> > (at least mine
> > > > > > > > > doesn't) which
> > > > > > > > > still is quite often. 5 or 10 minutes would be

> > ok too. But
> > > > > > > > > that's a matter
> > > > > > > > > of taste, really.
> > > > > > > > >
> > > > > > > > > ----- Original Message -----
> > > > > > > > > From: "Turner, John" <JTurner@AAS.com>
> > > > > > > > > To: "'Tomcat Users List'" 
> > <tomcat-user@jakarta.apache.org>
> > > > > > > > > Sent: Tuesday, February 25, 2003 3:00 PM
> > > > > > > > > Subject: RE: crontab problems
> > > > > > > > >
> > > > > > > > >
> > > > > > > > > >
> > > > > > > > > > Agreed...using a Java program to watch Tomcat
seems a
> > > > > > > > > little circular.
> > > > > > > > > > Plus, I don't see any sort of delay or "sleep"
in the
> > > > > > > poster's JAva
> > > > > > > > > > code...it looks like it just keeps hammering

> > at Tomcat, as
> > > > > > > > > the cron job is
> > > > > > > > > > "* * * * *".  Creating all those Runtime

> > objects over and
> > > > > > > > > over can't be
> > > > > > > > > > helping performance any.
> > > > > > > > > >
> > > > > > > > > > A simple shell script using wget would be

> > fine...sure, you
> > > > > > > > > can watch the
> > > > > > > > > > output of "ps -ef", but that doesn't tell
you 
> > if Tomcat
> > > > > > > is accepting
> > > > > > > > > > requests or not.  There could be an entry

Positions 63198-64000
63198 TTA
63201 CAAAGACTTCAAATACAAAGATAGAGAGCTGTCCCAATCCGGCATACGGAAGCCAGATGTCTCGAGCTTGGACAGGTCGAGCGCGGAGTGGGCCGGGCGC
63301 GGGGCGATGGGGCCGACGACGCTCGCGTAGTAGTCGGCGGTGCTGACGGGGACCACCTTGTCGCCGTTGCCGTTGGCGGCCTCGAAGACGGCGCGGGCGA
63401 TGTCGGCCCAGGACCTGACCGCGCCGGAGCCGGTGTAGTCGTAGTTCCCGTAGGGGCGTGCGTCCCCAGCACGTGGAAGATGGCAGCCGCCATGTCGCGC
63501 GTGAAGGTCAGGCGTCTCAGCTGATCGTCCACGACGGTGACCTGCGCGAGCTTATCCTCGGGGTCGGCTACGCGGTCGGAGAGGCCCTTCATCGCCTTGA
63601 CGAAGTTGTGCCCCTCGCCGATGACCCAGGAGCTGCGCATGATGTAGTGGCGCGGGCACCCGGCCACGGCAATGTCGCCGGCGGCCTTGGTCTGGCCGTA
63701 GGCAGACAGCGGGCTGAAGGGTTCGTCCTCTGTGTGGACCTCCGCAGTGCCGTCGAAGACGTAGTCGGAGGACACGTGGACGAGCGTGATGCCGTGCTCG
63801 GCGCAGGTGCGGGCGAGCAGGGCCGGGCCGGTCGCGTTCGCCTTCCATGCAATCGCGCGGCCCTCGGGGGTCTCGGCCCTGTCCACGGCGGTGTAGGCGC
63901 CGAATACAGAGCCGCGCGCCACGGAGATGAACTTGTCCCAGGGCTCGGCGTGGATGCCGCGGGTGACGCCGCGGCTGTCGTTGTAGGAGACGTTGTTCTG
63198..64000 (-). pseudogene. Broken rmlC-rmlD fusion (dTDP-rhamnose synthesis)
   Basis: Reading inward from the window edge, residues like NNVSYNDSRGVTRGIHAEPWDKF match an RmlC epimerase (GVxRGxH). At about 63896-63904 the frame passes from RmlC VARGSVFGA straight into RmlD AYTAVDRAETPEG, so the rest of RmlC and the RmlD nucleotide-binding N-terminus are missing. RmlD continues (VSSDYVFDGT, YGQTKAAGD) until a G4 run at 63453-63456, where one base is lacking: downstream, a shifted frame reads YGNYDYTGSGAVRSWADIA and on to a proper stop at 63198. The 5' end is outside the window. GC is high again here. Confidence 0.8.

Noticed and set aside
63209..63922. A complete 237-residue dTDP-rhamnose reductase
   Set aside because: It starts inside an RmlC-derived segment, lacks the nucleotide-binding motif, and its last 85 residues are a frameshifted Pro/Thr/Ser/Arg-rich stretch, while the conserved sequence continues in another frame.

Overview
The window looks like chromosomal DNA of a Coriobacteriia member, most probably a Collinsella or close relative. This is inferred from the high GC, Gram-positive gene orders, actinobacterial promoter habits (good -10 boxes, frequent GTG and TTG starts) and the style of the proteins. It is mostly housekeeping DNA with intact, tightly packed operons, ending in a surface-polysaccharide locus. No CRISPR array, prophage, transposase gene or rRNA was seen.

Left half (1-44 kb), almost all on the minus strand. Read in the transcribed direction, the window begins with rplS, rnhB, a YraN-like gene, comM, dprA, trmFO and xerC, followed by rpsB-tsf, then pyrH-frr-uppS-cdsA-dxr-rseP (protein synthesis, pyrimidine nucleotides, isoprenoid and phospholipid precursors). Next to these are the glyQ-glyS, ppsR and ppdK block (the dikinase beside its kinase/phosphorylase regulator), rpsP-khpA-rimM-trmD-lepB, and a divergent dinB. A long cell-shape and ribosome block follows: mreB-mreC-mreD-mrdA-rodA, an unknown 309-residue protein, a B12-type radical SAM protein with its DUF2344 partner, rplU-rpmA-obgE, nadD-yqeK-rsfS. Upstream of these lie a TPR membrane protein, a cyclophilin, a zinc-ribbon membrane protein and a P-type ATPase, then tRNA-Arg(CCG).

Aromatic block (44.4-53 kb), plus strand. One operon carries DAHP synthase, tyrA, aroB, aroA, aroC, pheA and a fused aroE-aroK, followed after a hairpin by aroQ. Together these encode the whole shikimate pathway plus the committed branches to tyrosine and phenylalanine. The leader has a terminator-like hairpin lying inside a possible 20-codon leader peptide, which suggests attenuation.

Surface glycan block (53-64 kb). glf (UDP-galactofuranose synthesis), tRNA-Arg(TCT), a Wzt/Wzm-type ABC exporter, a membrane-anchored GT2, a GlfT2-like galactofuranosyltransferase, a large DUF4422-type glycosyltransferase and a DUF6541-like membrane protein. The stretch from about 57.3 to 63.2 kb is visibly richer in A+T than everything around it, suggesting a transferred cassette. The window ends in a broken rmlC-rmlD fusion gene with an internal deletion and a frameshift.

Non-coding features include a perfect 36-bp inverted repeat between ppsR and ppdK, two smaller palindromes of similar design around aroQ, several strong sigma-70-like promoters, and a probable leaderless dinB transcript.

for 
> > Tomcat in the
> > > > > > > > > process table,
> > > > > > > > > > but Tomcat could be refusing requests.
> > > > > > > > > >
> > > > > > > > > > I just write a simple JSP page that outputs

> > the contents of
> > > > > > > > > a variable,
> > > > > > > > > like
> > > > > > > > > > "***SUCCESS***" or something like that,
then 
> > use wget to
> > > > > > > > > grab that page
> > > > > > > > > > every so often and check for the string
in 
> > the output...if
> > > > > > > > > it's there,
> > > > > > > > > > things should be OK (there are no 
> > guarantees).  If it's
> > > > > > > > > not, you have a
> > > > > > > > > > problem.  This way, the JSP page is compiled

> > and cached by
> > > > > > > > > Tomcat, it uses
> > > > > > > > > > very little memory, and doesn't bog down
the server.
> > > > > > > > > >
> > > > > > > > > > There are plenty of other alternatives much

> > more robust
> > > > > > > > > than a simple
> > > > > > > > > shell
> > > > > > > > > > script...you could use Netsaint/Nagios,
Big 
> > Brother, and a
> > > > > > > > > whole bunch of
> > > > > > > > > > others.
> > > > > > > > > >
> > > > > > > > > > John
> > > > > > > > > >
> > > > > > > > > > > -----Original Message-----
> > > > > > > > > > > From: Hannes Schmidt
> > > > > [mailto:mail@schmidt-net.via.t-online.de]
> > > > > > > > > > > Sent: Tuesday, February 25, 2003 6:29
AM
> > > > > > > > > > > To: Tomcat Users List
> > > > > > > > > > > Subject: Re: crontab problems
> > > > > > > > > > >
> > > > > > > > > > >
> > > > > > > > > > > Right, you might also just put
> > > > > > > > > > >
> > > > > > > > > > > JAVA_HOME=...